“The Fed’s updated Summary of Economic Projections (SEPs) departed from its far-too sanguine June SEPs that projected a steep decline in inflation, and below-trend growth, even as the unemployment rate was expected to creep up to just 3.9% by year-end 2023,” said Berenberg Capital Markets Chief Economist for the U.S. Americas and Asia Mickey Levy.
However, he noted that the projections, which have been extended through 2025, remain optimistic.
“While the SEPs reflect the Fed’s grudging acknowledgment that the process of lowering inflation will ‘bring some pain to households and businesses,’ and project a rise in the unemployment rate to 4.4%, they likely understate the extent to which labor market conditions will deteriorate and real GDP growth slows,” Levy said.
Powell also “suggested that tightening would continue until it was evident that inflation was on a downward path,” Eisenbeis said. “What was notable was the strength of the commitment to bringing inflation down, even if it meant some increase in the unemployment rate.”
Each time the three-month average unemployment rate has risen 0.5 percentage points, the economy has been in a recession,” the Payden & Rygel Economics Team said.
“The unemployment rate is 3.7%, up from a cycle low of 3.5%,” they noted. “Will a further rise to 4.4% do the trick?”
“The more hawkish the Fed gets, the more market volatility is likely to be elevated, and the risk of a recession ticks higher,” said Gautam Khanna, head of U.S. Multi Sector Fixed Income at Insight Investment.
And with inflation proving to be far stickier than imagined, James Knightley, ING Chief International Economist said, “the Fed repeated that activity needs to slow much more with the door left wide open for a fourth consecutive 75bp hike in November.”
“With recession looking virtually impossible to avoid, we see a strong chance of policy reversal later in 2023,” he said.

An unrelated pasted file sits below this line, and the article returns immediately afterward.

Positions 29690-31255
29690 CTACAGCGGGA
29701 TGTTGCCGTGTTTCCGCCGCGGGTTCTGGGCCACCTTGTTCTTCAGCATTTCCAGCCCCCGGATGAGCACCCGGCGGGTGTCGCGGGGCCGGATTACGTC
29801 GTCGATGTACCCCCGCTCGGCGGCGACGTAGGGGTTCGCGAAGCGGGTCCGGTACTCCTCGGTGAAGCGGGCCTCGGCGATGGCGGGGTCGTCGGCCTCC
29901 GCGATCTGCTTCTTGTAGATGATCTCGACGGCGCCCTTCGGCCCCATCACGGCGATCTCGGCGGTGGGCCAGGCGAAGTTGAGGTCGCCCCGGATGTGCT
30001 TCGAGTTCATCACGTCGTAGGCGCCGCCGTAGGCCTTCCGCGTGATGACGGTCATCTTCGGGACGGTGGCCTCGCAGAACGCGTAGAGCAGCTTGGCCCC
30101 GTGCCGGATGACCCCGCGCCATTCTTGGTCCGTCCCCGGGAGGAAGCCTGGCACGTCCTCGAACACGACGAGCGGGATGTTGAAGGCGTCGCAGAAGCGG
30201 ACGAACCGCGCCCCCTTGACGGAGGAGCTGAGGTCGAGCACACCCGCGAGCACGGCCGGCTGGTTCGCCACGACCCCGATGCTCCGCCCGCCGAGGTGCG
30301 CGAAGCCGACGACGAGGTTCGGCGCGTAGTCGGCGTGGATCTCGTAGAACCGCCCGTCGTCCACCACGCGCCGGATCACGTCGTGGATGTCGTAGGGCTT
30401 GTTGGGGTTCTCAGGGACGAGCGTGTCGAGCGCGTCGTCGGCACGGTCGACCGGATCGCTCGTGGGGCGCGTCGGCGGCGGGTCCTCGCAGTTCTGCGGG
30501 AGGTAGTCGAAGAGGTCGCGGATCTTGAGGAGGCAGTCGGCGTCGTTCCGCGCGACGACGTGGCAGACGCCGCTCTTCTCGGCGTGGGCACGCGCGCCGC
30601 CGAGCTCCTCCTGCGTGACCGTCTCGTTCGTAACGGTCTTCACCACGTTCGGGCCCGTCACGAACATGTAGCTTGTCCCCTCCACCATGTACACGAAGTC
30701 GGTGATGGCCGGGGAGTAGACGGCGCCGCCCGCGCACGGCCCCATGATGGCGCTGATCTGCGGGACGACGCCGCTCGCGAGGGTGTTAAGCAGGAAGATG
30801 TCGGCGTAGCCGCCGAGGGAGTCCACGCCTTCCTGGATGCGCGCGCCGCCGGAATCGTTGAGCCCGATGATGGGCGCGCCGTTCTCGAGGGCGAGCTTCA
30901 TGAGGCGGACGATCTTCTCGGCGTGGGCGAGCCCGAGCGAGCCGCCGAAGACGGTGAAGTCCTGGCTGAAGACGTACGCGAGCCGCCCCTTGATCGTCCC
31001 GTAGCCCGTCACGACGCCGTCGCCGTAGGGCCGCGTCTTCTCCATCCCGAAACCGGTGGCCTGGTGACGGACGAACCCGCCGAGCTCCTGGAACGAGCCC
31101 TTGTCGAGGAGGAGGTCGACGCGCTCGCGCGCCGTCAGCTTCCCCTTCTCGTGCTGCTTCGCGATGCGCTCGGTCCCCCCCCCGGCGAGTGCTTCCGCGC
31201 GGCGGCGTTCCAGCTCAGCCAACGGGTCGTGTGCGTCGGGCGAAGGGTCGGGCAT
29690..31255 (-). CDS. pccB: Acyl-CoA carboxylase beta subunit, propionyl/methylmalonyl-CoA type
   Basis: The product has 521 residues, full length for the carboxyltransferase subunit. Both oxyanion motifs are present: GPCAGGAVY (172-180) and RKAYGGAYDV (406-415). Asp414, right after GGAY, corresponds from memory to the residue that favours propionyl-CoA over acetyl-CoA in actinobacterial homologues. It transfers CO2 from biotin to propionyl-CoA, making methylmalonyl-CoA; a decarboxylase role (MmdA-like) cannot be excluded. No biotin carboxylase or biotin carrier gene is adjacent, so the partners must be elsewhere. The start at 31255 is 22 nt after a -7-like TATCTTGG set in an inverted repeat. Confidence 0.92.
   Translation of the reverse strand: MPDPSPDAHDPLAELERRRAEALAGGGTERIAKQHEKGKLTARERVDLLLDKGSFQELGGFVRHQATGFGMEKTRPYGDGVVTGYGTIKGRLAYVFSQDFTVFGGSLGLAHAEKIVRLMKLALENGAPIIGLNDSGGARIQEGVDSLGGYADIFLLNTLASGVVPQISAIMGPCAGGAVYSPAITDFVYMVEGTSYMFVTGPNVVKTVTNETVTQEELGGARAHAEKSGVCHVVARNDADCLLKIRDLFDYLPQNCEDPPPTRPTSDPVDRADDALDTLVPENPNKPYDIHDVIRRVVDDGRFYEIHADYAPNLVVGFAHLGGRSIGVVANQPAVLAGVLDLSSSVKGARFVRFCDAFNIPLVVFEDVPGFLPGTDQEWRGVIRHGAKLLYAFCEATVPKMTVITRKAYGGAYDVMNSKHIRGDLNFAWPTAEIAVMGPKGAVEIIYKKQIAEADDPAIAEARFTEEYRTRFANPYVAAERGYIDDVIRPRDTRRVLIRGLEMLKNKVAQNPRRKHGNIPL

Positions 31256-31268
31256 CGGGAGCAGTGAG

Scott Anderson, chief economist at Bank of the West, sees “the risk of a U.S. recession in 2023 as well above 50%.” The revised FOMC median forecast for GDP growth and unemployment rate, he noted, “was about as close to a recession forecast as you are going to see from the Fed.”
“The Fed now probably has a recession as their base case,” Scott Ladner, chief investment officer at Horizon Investments argued. “It is exceedingly unlikely they would ‘project’ negative GDP growth for an entire year in the current political environment.”
“More committee members revised their estimates for GDP growth lower and their ‘risk to GDP growth’ downward,” noted Jake Remley, Senior Portfolio Manager at Income Research + Management.
He said this pressures the curve inversion further, adding “fuel to the recession view by keeping the prospects for a sharp period of deflation in play.”
Mutual fund details
Refinitiv Lipper reported $2.007 of outflows for the week ending Wednesday following $1.401 billion of outflows the previous week.
Exchange-traded muni funds reported outflows of $8.993 million after outflows of $4.236 million in the previous week. Ex-ETFs, muni funds saw outflows of $1.998 billion after outflows of $1.397 billion in the prior week.
The four-week moving average was at negative $1.978 billion from negative $1.771 billion in the previous week.
Long-term muni bond funds had outflows of $1.269 billion in the latest week after outflows of $593.748 million in the previous week. Intermediate-term funds had outflows of $217.387 million after outflows of $312.242 million in the prior week.
National funds had outflows of $1.705 billion after outflows of $1.201 billion the previous week while high-yield muni funds reported outflows of $566.931 million after outflows of $266.587 million the week prior.